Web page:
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Ronnie Wood and Mick Taylor Pay Tribute to Bluesman Jimmy Reed in New York City

Ronnie Wood and Mick Taylor Pay Tribute to Bluesman Jimmy Reed in New York City

While it was rumored that Keith Richards was going to make a surprise appearance, Rolling Stones guitarists Ronnie Wood and Mick Taylor demonstrated that they were perfectly fine without him as they ripped through more than an hour's worth of gritty blues at an 11 p.m. show at the Cutting Room in New York City Saturday night, November 9.

Focusing primarily on the catalog of Mississippi electric blues pioneer Jimmy Reed, the tight-but-loose band, featuring keyboardist Al Kooper, Bad Company drummer Simon Kirke and two bassists (electric and upright), occasionally sounded like the classic Exile On Main Street-era Stones. But more often they recalled the earthy stomp of the great electric Chess bands from the Fifties, playing Reed classics such as “Big Boss Man” and “Bright Lights, Big City.”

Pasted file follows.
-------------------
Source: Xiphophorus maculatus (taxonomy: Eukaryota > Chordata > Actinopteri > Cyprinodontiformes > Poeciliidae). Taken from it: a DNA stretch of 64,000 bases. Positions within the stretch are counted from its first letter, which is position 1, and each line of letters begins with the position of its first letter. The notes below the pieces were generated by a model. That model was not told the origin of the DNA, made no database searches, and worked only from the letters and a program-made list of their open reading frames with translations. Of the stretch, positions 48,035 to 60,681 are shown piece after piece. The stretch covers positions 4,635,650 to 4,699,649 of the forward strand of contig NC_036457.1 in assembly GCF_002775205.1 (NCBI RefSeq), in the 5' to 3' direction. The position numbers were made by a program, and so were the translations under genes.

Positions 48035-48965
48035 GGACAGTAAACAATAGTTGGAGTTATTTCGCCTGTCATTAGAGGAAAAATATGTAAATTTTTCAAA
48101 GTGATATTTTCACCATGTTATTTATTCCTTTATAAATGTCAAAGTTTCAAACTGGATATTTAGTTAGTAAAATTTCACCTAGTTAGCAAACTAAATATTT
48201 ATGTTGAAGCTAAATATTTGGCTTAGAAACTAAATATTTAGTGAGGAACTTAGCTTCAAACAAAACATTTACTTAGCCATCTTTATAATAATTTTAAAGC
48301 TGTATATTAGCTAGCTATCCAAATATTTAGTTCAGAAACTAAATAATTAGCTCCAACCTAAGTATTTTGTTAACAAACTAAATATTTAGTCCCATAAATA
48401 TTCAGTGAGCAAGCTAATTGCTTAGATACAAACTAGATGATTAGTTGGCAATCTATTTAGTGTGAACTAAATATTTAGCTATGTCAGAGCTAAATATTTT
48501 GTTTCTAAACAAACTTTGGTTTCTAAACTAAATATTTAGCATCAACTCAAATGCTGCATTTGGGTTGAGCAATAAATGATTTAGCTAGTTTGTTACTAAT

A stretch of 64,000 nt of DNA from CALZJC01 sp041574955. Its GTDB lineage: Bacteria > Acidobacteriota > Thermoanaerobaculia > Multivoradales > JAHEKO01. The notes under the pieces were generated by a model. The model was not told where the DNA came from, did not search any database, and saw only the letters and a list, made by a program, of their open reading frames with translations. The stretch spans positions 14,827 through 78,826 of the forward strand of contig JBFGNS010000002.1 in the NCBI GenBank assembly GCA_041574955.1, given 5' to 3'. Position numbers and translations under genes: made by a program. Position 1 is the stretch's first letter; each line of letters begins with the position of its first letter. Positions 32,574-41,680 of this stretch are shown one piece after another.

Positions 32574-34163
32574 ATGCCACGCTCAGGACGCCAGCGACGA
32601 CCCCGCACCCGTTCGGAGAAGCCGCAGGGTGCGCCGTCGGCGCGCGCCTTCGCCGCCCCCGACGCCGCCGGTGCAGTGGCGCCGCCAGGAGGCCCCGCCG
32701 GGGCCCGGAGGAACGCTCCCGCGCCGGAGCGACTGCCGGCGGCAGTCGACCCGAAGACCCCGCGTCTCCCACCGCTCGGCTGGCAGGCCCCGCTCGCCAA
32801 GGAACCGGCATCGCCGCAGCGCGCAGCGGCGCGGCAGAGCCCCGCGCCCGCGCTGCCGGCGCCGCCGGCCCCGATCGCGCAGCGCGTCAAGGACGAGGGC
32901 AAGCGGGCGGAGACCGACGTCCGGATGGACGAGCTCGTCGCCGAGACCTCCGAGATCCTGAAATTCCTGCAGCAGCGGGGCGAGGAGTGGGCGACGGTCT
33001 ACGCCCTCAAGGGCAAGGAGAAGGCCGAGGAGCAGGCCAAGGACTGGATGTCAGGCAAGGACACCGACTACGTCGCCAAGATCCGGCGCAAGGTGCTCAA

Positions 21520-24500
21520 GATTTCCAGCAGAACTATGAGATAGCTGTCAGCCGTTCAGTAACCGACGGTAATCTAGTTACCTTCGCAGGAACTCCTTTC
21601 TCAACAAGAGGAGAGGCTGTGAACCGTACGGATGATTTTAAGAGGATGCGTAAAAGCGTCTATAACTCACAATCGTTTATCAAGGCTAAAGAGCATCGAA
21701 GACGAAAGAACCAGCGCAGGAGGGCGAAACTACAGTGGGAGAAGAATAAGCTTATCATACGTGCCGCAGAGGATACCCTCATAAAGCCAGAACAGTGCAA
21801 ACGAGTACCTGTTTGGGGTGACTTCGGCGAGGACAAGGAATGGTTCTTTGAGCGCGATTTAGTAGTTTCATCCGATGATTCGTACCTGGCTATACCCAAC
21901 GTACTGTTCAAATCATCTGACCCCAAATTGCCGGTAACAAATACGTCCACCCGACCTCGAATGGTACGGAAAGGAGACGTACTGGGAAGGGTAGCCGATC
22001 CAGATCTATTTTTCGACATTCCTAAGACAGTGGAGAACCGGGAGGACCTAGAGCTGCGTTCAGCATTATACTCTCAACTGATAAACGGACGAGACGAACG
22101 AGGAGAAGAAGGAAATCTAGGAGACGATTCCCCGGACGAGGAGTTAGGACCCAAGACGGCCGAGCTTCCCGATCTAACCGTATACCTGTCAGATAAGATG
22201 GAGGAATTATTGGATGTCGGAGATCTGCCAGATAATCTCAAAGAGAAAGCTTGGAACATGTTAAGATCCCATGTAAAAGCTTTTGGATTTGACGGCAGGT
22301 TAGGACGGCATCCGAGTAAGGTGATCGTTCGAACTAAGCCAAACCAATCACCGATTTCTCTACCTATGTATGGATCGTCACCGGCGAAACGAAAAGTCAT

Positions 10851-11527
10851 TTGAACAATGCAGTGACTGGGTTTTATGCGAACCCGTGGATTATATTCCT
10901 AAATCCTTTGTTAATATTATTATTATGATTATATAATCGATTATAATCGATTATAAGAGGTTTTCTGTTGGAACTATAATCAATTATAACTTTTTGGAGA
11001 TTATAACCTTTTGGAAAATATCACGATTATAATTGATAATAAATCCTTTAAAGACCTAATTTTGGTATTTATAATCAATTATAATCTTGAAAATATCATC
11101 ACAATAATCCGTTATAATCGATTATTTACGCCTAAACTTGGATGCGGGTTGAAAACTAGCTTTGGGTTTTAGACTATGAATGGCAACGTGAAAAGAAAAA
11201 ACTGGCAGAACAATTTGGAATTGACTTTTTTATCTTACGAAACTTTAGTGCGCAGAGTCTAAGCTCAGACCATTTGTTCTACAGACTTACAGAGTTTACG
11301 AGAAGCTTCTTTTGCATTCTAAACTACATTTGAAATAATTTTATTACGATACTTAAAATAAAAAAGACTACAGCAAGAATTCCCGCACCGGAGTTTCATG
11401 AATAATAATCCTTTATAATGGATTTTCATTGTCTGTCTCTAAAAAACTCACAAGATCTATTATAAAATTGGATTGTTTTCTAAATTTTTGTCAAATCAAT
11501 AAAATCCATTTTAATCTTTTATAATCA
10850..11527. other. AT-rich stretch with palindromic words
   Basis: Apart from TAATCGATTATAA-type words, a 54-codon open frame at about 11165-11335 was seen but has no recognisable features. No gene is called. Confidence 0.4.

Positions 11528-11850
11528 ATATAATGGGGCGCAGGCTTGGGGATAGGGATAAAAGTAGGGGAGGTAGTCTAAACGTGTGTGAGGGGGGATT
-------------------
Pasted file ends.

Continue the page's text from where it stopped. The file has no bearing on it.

During most of the evening, Wood and Taylor locked in on rhythm parts that were different, but complimentary, as they snaked and slithered around each other, avoiding lengthy solos in favor of tasty fills and sharp statements that would’ve made the economical Reed proud.

More often than not, the comically animated Wood, who sang and stood center stage, let his array of harmonicas do the majority of the soloing as he demonstrated his surprisingly fluid chops on the blues harp.

Fans of Taylor’s great solos on such Stones classics as “Can’t You Hear Me Knocking” and “Ventilator Blues” weren’t completely shut out. Taylor unleashed his signature vibrato and flurries of notes on his sunburst Les Paul several times during the intimate show on songs like “I Ain’t Got You” and two instrumentals.

Wood also thrilled his diehard guitar fans by breaking out his classic black, three-pickup Zemaitis guitar from his Faces days for some lethal slide licks throughout the night.

Yes, it would’ve been grand to see Keef mix it up in a club setting with the two guitarists, but no one was complaining when the show ended well past midnight. Ronnie and Mick, as New Yorkers would say, “aren’t exactly chopped liver,” and the heartfelt performance that paid tribute to one of their heroes made the late-night show one of the best and most memorable of the year.

Brad Tolinksi is the editor-in-chief of Guitar World magazine.



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